Real-world research and its importance in respiratory medicine
Breathe , Volume 11 - Issue 1 p. 27- 38
Clinical practice requires a complex interplay between experience and training, research, guidelines and judgement, and must not only draw on data from traditional or classical randomised controlled trials (cRCTs), but also from pragmatically designed studies that better reflect real-life clinical practice. To minimise extraneous variables and to optimize their internal validity, cRCTs exclude patients, clinical characteristics and variations in care that could potentially confound outcomes. The result is that respiratory cRCTs often enrol a small, non-representative subset of patients and overlook the important interplay and interactions between patients and the real world, which can effect treatment outcomes. Evidence from real-life studies (e.g. naturalistic or pragmatic clinical trials and observational studies encompassing healthcare database studies and cohort studies) can be combined with cRCT evidence to provide a fuller picture of intervention effectiveness and realistic treatment outcomes, and can provide useful insights into alternative management approaches in more challenging asthma patients. The Respiratory Effectiveness Group (REG), in collaboration with the European Academy of Allergy and Clinical Immunology (EAACI) and the European Respiratory Society (ERS), is developing quality appraisal tools and methods for integrating different sources of evidence. A REG/EAACI taskforce aims to help support future guideline developers to avoid a one-size-fits-all approach to recommendations and to tailor the conclusions of their meta-analyses to the populations under consideration.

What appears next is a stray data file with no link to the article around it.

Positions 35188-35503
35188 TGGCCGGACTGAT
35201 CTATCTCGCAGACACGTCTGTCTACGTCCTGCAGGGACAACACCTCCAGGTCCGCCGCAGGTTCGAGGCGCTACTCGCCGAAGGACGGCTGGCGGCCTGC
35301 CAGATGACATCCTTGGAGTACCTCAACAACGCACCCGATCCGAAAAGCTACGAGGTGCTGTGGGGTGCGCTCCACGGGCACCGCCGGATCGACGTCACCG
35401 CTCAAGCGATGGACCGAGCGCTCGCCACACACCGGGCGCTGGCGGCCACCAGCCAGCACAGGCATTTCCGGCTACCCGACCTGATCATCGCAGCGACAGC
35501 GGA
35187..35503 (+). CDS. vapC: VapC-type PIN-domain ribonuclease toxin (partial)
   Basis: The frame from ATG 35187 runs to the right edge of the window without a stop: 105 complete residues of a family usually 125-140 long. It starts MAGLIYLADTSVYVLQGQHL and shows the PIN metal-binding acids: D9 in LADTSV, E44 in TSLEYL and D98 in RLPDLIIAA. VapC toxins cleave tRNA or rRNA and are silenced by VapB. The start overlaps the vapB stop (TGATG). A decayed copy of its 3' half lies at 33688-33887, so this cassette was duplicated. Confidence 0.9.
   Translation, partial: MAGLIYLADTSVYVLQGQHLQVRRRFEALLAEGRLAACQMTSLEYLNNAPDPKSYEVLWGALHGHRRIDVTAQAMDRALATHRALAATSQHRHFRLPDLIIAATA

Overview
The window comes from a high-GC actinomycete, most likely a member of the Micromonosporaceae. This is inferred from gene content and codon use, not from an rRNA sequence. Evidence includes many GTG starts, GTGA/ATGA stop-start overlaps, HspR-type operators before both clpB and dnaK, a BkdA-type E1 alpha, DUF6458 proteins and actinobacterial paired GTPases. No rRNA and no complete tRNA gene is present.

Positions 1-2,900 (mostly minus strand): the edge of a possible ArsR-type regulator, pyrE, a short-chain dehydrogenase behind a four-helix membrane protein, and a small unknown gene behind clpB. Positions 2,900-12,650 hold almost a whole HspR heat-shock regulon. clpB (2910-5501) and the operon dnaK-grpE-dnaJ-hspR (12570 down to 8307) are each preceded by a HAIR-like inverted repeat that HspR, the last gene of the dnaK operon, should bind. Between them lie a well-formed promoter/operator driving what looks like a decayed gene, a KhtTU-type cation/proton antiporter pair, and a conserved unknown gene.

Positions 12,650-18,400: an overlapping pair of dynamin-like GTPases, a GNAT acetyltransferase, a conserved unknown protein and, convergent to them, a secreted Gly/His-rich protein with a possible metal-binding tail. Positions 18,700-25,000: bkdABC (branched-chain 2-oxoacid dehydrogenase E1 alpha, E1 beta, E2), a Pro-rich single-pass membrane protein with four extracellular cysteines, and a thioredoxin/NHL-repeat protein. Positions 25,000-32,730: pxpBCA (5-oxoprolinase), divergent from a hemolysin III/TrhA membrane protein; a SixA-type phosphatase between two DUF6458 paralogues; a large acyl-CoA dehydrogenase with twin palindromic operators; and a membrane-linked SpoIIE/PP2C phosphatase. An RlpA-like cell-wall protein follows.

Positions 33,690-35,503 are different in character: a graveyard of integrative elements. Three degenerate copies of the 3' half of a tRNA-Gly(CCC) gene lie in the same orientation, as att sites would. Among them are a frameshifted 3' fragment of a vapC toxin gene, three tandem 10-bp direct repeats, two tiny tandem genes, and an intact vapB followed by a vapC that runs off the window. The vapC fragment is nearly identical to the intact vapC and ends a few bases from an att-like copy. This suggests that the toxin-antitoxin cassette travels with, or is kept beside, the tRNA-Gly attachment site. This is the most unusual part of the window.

|Organisation||Department of Epidemiology|
Price, D, Brusselle, G.G, Roche, N, Freeman, D, & Chisholm, A. (2015). Real-world research and its importance in respiratory medicine. Breathe, 11(1), 27–38. doi:10.1183/20734735.015414